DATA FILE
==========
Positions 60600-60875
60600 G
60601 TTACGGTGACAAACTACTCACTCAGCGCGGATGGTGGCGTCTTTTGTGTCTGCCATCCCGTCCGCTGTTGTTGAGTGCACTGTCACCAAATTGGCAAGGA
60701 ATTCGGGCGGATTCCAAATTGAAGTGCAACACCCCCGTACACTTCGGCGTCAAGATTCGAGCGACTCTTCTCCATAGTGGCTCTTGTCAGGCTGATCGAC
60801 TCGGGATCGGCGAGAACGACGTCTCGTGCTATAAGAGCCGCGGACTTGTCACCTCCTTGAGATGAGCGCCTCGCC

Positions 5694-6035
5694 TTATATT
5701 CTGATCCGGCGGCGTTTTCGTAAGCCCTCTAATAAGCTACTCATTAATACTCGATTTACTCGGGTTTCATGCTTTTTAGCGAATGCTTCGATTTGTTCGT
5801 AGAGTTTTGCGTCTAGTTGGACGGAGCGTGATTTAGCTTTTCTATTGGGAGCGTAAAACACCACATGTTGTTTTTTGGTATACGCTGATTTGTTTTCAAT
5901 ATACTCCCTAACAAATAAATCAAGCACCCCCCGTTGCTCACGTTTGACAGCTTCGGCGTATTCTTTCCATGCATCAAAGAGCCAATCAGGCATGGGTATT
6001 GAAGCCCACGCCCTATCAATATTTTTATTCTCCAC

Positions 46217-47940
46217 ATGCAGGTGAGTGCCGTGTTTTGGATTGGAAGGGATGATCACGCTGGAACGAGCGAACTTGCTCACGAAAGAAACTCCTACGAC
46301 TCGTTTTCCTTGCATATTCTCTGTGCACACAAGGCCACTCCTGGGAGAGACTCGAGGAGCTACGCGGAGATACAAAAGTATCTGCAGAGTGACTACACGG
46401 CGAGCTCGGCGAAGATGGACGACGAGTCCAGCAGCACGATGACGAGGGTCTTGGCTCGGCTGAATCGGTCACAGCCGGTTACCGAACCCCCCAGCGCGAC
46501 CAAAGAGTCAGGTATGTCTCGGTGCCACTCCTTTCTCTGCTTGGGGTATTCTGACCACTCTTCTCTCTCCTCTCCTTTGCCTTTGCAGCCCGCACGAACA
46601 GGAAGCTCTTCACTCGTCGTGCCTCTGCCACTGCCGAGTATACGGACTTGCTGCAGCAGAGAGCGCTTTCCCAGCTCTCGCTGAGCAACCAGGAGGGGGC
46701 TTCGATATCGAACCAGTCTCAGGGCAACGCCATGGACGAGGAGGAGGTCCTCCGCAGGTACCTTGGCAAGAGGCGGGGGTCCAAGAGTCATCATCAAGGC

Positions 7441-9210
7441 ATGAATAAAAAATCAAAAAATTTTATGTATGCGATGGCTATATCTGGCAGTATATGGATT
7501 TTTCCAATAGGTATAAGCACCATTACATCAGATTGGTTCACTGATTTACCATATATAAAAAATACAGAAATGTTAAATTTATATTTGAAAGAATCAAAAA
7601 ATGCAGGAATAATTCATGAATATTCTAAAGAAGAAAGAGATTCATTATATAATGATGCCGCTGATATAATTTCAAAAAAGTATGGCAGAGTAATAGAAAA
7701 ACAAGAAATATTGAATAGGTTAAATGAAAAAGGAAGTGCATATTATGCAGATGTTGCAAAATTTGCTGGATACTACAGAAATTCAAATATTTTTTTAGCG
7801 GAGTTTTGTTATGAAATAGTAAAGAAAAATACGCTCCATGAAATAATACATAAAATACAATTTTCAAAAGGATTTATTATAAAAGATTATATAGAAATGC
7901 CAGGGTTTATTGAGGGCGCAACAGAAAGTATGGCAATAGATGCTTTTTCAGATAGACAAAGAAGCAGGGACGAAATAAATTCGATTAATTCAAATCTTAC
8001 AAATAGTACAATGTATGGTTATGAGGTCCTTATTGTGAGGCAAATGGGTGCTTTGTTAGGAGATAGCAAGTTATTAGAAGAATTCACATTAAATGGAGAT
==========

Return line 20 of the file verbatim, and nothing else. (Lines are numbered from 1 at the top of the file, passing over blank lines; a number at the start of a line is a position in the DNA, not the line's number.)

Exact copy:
7441 ATGAATAAAAAATCAAAAAATTTTATGTATGCGATGGCTATATCTGGCAGTATATGGATT